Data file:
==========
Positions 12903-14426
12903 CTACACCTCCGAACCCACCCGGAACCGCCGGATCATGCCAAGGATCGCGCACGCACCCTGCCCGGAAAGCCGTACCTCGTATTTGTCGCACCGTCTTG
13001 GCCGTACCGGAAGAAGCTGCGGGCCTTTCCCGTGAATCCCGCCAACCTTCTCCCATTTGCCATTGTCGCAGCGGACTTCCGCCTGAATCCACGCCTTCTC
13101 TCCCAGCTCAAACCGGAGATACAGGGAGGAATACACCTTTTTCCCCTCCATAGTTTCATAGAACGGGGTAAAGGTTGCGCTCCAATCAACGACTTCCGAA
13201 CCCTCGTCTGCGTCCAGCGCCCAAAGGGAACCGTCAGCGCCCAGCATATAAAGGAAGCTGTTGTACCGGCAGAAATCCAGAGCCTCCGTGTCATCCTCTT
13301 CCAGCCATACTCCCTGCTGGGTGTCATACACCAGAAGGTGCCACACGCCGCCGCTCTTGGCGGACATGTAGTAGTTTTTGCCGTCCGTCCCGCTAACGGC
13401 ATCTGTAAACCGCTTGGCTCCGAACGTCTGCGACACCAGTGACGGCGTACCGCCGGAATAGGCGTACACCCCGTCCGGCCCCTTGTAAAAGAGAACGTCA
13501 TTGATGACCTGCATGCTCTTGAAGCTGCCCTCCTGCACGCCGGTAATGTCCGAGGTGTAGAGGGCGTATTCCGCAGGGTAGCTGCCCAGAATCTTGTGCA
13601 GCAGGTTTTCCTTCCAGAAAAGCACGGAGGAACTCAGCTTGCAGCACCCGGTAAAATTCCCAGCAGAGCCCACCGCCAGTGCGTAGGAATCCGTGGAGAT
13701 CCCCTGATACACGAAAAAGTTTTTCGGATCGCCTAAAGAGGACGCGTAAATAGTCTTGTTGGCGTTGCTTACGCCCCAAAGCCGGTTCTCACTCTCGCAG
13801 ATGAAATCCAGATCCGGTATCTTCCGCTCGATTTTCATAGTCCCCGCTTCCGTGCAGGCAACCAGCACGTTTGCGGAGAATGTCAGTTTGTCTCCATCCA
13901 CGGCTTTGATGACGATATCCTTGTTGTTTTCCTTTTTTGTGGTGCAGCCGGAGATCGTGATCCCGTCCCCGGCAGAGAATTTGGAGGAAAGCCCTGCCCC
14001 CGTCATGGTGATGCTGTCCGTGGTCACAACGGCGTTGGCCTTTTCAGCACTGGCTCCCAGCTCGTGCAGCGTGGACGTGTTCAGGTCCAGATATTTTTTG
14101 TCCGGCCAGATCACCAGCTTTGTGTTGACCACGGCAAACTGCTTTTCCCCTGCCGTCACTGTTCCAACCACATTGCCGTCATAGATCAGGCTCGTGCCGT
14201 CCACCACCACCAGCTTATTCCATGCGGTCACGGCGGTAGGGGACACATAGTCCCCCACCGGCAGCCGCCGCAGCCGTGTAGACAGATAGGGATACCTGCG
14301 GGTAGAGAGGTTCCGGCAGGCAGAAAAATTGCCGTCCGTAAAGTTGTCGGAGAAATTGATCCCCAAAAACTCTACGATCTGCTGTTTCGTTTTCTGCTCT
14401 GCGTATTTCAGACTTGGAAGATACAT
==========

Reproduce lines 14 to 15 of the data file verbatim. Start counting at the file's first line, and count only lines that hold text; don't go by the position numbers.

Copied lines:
14101 TCCGGCCAGATCACCAGCTTTGTGTTGACCACGGCAAACTGCTTTTCCCCTGCCGTCACTGTTCCAACCACATTGCCGTCATAGATCAGGCTCGTGCCGT
14201 CCACCACCACCAGCTTATTCCATGCGGTCACGGCGGTAGGGGACACATAGTCCCCCACCGGCAGCCGCCGCAGCCGTGTAGACAGATAGGGATACCTGCG